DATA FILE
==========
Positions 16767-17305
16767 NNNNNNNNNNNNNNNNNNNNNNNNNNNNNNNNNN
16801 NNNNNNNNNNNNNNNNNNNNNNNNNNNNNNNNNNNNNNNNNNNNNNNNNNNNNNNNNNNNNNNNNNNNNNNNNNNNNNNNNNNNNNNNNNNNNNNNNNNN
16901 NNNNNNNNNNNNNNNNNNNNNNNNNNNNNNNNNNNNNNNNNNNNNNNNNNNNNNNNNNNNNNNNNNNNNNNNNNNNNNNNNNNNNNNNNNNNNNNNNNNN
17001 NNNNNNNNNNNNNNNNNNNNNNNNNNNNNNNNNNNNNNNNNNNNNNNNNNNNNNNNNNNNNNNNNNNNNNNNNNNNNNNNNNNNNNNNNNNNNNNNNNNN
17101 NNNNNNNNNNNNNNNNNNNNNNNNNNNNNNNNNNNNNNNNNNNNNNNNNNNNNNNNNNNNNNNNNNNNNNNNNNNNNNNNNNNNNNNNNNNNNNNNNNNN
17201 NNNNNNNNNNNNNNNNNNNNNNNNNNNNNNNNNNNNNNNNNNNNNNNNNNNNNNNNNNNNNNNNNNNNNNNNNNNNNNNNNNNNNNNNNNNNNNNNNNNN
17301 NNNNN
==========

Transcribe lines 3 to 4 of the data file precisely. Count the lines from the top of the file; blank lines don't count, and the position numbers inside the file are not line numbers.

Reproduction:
16801 NNNNNNNNNNNNNNNNNNNNNNNNNNNNNNNNNNNNNNNNNNNNNNNNNNNNNNNNNNNNNNNNNNNNNNNNNNNNNNNNNNNNNNNNNNNNNNNNNNNN
16901 NNNNNNNNNNNNNNNNNNNNNNNNNNNNNNNNNNNNNNNNNNNNNNNNNNNNNNNNNNNNNNNNNNNNNNNNNNNNNNNNNNNNNNNNNNNNNNNNNNNN